Tomorrow marks the end of support for Windows XP by Microsoft. There are multiple reasons why we still see XP in use today: the cost of upgrading can be daunting and machines may run critical legacy apps dependent on XP. There is also a lack of awareness of the size and state of the XP device population. Lastly, there are governments and other large organizations who have chosen to buy extended support for the OS from Microsoft.
In 2013, more than 70% of Microsoft’s security patches affected Windows XP, and after April 8, this trend will continue even though Microsoft will not explicitly state this. XP use is dropping quickly, but according to BrowserCheck XP data from last month, we’re still seeing 14% usage across enterprises.
According to international data from Qualys’ BrowserCheck comprising more than 100,000 monthly vulnerability scans, Windows XP usage in Q1 2014 ranges from 7% to 13% in the U.S., the UK, Germany and France.
United States and United Kingdom
The UK and US have made the most progress of the countries we studied, reducing exposure in enterprises by more than half since Q1 2013 – down to 8% this quarter from 18%.
While French businesses have reduced exposure by nearly half, the country is most at risk with 13 percent of enterprises still using XP, down from 23 percent in Q1 2013 – significantly higher than the other countries we studied. At this rate, it will take at least an entire calendar year for XP exposure to be eliminated.
Enterprise PCs only had 12 percent of scans showing usage in Q1 2013. However, it has had the slowest progress in reducing exposure – with 7% of scans showing usage in Q1 2014. At the current rate of decline, it’s likely that it will take Germany at least another year and a half before machines running XP are either retired or upgraded.
So how long will XP survive? Certainly into 2015 and maybe beyond. A linear extrapolation of the data, which leads one to believe in 2015 as an endpoint, is too optimistic given that companies and governments will buy extended support from Microsoft and there will be operational barriers in other organizations.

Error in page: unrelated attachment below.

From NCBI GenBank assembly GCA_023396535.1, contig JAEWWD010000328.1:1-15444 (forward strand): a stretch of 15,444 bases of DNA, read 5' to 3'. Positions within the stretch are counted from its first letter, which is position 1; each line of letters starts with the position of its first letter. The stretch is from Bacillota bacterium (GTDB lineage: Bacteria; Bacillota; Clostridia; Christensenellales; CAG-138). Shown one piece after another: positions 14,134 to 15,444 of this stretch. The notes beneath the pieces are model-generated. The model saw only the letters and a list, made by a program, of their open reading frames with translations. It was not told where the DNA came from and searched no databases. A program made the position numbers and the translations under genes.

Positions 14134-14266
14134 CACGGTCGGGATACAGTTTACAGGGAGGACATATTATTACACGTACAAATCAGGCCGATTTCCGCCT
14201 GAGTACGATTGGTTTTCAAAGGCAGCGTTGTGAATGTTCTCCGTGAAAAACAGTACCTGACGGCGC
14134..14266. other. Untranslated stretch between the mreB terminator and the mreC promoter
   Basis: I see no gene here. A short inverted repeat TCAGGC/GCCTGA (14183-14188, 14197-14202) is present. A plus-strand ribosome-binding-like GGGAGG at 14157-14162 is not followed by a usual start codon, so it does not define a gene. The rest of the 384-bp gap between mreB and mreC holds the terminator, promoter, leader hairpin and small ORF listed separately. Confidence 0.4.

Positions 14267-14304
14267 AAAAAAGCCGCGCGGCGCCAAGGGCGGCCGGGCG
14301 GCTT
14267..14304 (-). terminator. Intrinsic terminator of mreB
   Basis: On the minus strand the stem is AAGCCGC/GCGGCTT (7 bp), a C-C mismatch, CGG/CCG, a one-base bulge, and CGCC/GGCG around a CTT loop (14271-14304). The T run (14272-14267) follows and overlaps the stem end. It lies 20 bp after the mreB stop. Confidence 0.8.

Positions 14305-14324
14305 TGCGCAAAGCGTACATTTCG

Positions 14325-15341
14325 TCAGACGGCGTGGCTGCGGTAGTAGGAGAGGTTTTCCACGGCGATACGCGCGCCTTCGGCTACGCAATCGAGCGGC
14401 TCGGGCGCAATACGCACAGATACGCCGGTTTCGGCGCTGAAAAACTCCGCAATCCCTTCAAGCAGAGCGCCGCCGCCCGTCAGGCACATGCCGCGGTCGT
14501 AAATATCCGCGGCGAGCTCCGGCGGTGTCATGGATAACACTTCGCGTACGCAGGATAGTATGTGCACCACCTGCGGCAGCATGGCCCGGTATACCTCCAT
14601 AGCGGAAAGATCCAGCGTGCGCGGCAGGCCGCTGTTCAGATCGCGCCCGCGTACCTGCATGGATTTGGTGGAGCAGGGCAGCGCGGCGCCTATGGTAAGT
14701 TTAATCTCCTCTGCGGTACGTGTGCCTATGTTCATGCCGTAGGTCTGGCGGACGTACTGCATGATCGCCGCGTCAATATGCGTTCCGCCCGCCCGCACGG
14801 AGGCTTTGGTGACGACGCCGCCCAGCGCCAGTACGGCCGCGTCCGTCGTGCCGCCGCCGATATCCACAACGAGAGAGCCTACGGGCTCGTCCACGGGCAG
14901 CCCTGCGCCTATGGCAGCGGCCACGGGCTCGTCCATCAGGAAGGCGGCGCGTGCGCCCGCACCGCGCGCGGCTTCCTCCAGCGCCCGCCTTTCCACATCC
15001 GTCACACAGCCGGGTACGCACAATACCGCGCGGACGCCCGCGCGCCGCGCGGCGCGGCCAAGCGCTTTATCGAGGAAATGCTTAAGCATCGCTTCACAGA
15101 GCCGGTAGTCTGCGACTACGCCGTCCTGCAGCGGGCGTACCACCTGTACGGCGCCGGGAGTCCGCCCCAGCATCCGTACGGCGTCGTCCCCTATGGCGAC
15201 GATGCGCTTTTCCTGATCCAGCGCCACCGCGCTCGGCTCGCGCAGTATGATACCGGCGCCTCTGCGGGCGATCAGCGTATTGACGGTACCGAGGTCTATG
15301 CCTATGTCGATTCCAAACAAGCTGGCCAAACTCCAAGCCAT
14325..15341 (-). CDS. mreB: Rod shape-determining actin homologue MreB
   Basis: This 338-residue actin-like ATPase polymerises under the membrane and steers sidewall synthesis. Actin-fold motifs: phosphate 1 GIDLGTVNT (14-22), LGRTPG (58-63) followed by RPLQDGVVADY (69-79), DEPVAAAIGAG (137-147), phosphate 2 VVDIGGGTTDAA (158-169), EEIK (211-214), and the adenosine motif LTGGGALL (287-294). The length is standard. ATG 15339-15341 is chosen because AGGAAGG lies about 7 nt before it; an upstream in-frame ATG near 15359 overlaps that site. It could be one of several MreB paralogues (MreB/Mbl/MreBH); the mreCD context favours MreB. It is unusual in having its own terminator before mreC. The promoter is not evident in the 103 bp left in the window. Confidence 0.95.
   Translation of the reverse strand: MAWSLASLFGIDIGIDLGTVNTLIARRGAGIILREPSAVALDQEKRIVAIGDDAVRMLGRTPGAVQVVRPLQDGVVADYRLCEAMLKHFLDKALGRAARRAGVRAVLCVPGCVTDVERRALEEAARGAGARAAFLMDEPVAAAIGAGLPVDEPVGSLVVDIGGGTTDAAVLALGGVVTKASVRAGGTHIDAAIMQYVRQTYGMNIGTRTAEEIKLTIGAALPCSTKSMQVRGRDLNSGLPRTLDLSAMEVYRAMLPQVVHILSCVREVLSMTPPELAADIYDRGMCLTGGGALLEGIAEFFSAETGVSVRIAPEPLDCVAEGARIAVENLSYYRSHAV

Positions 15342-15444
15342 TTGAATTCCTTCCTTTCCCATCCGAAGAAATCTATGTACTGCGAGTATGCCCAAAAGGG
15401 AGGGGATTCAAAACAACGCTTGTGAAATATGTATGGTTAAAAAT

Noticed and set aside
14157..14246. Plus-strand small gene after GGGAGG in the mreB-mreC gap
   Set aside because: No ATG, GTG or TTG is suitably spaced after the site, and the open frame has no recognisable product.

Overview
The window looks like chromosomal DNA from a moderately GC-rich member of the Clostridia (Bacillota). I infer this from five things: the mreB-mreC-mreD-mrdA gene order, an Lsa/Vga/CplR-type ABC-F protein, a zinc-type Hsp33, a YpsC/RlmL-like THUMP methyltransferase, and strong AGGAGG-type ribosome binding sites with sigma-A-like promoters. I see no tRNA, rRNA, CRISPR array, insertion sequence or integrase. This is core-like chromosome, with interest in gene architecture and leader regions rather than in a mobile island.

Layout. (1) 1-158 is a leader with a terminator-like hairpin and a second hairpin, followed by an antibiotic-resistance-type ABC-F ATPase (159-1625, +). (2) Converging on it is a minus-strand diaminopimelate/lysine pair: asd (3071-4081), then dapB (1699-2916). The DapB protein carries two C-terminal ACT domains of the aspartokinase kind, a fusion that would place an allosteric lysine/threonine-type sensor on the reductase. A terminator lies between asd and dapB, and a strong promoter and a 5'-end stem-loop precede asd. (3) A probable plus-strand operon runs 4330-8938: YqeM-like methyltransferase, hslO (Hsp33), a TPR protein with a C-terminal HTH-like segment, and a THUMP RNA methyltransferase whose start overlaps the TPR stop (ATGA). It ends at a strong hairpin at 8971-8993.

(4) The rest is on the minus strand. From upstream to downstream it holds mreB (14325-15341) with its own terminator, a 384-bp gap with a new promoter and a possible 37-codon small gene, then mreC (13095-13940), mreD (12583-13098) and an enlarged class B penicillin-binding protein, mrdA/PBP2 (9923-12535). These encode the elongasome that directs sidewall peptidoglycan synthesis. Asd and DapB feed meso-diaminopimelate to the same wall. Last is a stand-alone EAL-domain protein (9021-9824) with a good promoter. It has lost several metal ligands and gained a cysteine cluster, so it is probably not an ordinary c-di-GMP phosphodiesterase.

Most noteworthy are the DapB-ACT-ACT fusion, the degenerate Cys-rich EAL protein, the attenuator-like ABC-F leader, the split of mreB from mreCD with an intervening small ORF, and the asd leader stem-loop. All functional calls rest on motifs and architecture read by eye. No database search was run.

In a separate scan of QualysGuard data from 6,700 companies, we identified substantial differences in XP usage by industry:
- Finance: Use of XP is at 21 percent of scans, levels that are too high, especially for an industry dealing with such sensitive data
- Transport: 14% of scans show usage – though this industry accounts for the sharpest drop (from 55% to 14% in the last twelve months)
- Retail: 14% of scans show usage
- Services: 7% usage rate
- Healthcare: 3% usage rate
There’s clearly a large install base relying upon XP right now, and for these organizations I have two pieces of advice: Upgrade your software or decommission it. While some uses of XP can’t simply be upgraded, examine if it is a critical component to your system. Isolate XP as much as possible, and limit dangerous activity on these devices (including surfing the web and using email). Secondly, install Microsoft’s EMET – this is a hardening tool and is one that I’ve personally used and recommend. It monitors activity, identifies irregular behavior and aborts suspicious programs. It’s worked against all 0-days I’ve seen this year, and has prevented exploitation of vulnerabilities. It’s not widely publicized, but has very nice capabilities.
Of course there is the option to sign up for Extended Support, it is expensive, in the millions of US$ if one has enough machines such as the UK NHS or Dutch government that were recently in the news, but it might be necessary to assure the security and consistency of their respective infrastructures and buy the time needed for the migration.